Healing the land from oil is a matter of pride for Aboriginal people

Easy to access frog lake without realizing it. The landscape is similar to that of the surrounding areas and there is no large sign to indicate that you have arrived on First Nation land.

Driving through its many dirt roads, it’s hard to ignore the roaring activity. Vans, backhoes and bulldozers move between several decontamination stations.

In one of them, half a dozen workers are busy cleaning an old tank. Using pressurized jets, brushes and industrial vacuums, they remove every last drop of black gold before the structure is demolished.

The operation takes place under the watchful eye of Drayshawn Stanley. 20 year old young man frog lakeensures that safety procedures are followed.

He is one of 82 Aboriginal workers involved in the oil field cleanup project frog lakealso known by its Cree name, ayiki-sâkahikan.

It feels really good. We really feel like we’re helping our community,” he says. I feel that I am doing great things that will affect the future.

Drayshawn Stanley in work clothes and hat in front of abandoned oil wells in Frog Lake in October 2022.

Drayshawn Stanley leads one of the cleaning crews.Photo: Radio-Canada / Francois Joly

Since the program was announced in February 2021, more than 200 oil wells have been contaminated in the First Nation and nearly 60 areas have been completely cleaned up.

About 1 kilometer from where Drayshawn Stanley is working, another crew is backfilling the site with the original soil left behind. Just down the road, native plant species are being replanted.

At the provincial level, more than 4,100 demolition and rehabilitation projects have been funded on First Nations territory.

A tractor plows the soil with a backhoe against a backdrop of small trees in the Alberta prairie near Frog Lake in October 2022.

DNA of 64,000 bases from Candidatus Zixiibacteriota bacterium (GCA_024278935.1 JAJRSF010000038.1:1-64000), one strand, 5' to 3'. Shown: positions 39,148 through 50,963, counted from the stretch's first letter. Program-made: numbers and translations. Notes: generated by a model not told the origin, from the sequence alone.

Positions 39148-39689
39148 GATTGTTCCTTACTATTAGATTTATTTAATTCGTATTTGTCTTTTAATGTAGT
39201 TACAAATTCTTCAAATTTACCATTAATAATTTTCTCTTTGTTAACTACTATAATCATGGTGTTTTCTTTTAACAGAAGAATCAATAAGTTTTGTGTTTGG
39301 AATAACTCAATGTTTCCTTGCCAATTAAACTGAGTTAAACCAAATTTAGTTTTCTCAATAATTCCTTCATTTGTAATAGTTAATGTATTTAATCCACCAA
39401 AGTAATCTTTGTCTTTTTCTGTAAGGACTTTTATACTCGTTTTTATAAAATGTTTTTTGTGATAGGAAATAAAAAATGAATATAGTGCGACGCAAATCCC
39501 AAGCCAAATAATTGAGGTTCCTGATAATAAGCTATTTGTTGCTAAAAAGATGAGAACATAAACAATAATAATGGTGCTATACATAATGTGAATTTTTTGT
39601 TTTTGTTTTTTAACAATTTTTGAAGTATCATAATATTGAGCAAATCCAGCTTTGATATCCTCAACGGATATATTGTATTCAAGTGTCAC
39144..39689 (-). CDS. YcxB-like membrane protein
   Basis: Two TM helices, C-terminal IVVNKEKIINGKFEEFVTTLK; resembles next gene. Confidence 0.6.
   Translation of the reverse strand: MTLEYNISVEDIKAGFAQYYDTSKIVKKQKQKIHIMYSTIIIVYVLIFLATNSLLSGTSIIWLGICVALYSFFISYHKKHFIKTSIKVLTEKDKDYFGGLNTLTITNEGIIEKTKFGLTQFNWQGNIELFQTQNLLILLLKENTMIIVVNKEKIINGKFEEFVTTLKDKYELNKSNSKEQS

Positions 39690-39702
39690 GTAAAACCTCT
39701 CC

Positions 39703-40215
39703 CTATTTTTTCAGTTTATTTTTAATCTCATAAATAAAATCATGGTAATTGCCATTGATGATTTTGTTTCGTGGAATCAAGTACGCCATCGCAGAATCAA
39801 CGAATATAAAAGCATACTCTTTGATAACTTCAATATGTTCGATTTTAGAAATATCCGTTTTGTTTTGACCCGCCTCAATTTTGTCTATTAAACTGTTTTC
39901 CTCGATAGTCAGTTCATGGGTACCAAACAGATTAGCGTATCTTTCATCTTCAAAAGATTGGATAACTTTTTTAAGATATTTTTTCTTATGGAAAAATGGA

frog lakeThe province, located northeast of Alberta, accounts for about a quarter of the First Nations’ oil wells. The First Nation established its own oil company in the early 2000s. While the black gold has been a source of great wealth for the community, it has also taken its toll on the environment, as its leader Greg Desjarlais explains.

Many companies came frog lake earn and give up [leurs infrastructures] in place. »

quote from Frog Lake First Nation Chief Greg Desjarlais

In his opinion, if there were no major clean-up works Site recovery software.

Knowing you’re helping the environment and the nation at the same time helps keep you motivated, explains Drayshawn Stanley. We are returning the land to a time when we could live with vegetation, medicinal plants and wild animals.

Some of the elders never agreed to drill oil wells on First Nation territory. »

quote from Drayshawn Stanley, oil worker
Six abandoned oil wells in the Alberta desert near Frog Lake in October 2022.

Economic profession

Oil well cleanup has also created employment for some First Nations. He was one of the first to sign up for the training started by Joshua AbrahamsIndian Resource Council (IRC), a coalition of First Nations working in the oil industry. according toIRCMore than 300 First Nations members have completed this training.

Lake], raconte Joshua Abrahams. Je n’aimais pas cela à cause du salaire. J’ai une famille dont je dois m’occuper”,”text”:”Avant, j’étais juste un jeune qui travaillait au dépanneur de la station-service [de FrogLake], raconte Joshua Abrahams. Je n’aimais pas cela à cause du salaire. J’ai une famille dont je dois m’occuper”}}”>I was a kid working at a gas station [de Frog Lake], says Joshua Abrahams. I didn’t like it because of the salary. I have a family to take care of

Now he’s trying to get the old oil infrastructure out of his community.

When you become a father, you have the desire to take care of your children and provide for the needs of your family. I saw an opportunity and took it. »

quote from Joshua Abrahams, oil worker
Joshua Abrahams wearing a hat on the Alberta prairie near Frog Lake in October 2022.

Joshua Abrahams began working in the industry through the Site Recovery Program. Photo: Radio-Canada / Francois Joly

The field rehabilitation program has also enabled the launch of several Aboriginal environmental works and oil service companies. Without the program, my company would not have this opportunity– says Kevin Heck, the company’s president and CEOLeave Arrowheadthe company responsible for the work frog lake.